Do you have any products to control mimosa webworm? I get them in my large sunburst locust tree in my front yard. Presently, I use AceCap tablets where I bore holes in the trunk and insert them. Unfortunately, the tree is too tall to spray from the ground.
Mimosa webworms get active in early summer. Most eggs will be in the ground, surrounding previously infested trees, after falling from these same trees the year before when laid on leaves. Eggs may also be hidden in the bark of the tree in low areas where the trunk is likely to have cracks and slit where eggs can be hidden. Eggs laid high in the tree are usually preyed upon since these areas don’t offer any great protection from natural predators. Pupae stages will also overwinter in the ground around these same trees and in the low trunk and bark sections. Molting into adults ready to hatch the following spring, these cocoons are well hidden but ready to hatch as soon as it gets warm. To get this pest under control, you must attack it when it’s most vulnerable. This is not when it’s atop the tree eating. In fact the best time to get it is in the late winter and early spring but you can wait to treat the leaves of infested trees if the infestations are that bad.
In late winter, it’s a good time to treat as much of the trunk with some DORMANT OIL. This will soak into eggs and pupae killing what it coats. Though this treatment won’t solve the problem, it will help to minimize spring/summer populations.
As spring begins, a good strong residual to treat the emerging webworms is BIFEN. It’s odorless and effective on most any insect. A good treatment to the soil and trunk of the tree as high as you can reach once a month for 3 months in a row should intercept emerging young thus cutting off their exodus to the top of the tree and new leaf growth typically found each spring.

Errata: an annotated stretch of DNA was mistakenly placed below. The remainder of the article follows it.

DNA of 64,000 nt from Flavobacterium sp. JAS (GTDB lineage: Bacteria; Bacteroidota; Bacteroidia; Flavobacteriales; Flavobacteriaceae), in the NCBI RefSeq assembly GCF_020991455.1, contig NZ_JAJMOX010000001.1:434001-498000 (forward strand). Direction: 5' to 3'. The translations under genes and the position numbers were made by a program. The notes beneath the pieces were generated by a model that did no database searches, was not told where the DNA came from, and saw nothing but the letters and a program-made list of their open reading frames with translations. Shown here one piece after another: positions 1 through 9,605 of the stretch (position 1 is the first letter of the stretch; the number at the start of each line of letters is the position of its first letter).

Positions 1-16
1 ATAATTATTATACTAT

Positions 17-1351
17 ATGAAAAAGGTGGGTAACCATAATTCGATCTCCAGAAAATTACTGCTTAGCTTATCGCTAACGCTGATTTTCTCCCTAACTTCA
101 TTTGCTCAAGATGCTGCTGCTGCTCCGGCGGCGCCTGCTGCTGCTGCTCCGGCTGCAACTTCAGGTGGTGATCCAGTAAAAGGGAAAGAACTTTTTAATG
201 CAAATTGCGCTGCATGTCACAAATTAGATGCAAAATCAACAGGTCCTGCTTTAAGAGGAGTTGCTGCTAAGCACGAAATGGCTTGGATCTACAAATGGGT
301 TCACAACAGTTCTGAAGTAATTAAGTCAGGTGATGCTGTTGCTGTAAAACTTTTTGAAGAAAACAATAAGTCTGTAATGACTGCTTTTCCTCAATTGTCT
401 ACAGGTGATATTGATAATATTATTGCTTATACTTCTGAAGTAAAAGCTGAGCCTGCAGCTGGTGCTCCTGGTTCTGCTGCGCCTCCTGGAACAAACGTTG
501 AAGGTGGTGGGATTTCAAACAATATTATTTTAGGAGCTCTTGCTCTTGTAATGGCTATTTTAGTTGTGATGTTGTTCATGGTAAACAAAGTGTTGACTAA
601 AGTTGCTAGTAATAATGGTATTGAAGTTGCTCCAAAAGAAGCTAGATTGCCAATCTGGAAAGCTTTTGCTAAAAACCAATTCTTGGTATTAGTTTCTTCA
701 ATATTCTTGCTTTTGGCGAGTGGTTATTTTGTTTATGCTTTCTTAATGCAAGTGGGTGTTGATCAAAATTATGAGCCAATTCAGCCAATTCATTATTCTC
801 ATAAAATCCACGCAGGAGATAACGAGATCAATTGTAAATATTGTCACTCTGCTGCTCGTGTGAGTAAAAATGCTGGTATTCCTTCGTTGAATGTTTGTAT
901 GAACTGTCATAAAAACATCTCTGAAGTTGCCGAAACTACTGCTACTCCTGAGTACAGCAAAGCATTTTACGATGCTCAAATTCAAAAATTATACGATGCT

As the foliage grows in, treating the leaves with the Bifen where you see activity is worth doing. If you’ve done a good winter and spring treatment, there shouldn’t be much activity down low. To reach up high, consider using a TROMBONE SPRAYER. If you don’t think this will reach high enough, consider a using a pressure washer with the Bifen premixed pumped through it instead of cleaner or bleach. Pressure washers can usually spray quite high and should be able to get higher than any pump sprayer.
Lastly, the liquid treatments to the soil should soak in and make it’s way into the sap of the tree much like the AceCap you’ve been applying. This isn’t a sure thing but there is no doubt subtle amounts will work their way in and act as a systemic to some degree. If this happens enough it could help curb feeding on the leaves. But systemics are slow acting and not a sure thing so I would recommend the “off season” attention as being the main way you’ll be able to get control of this persistent pest.
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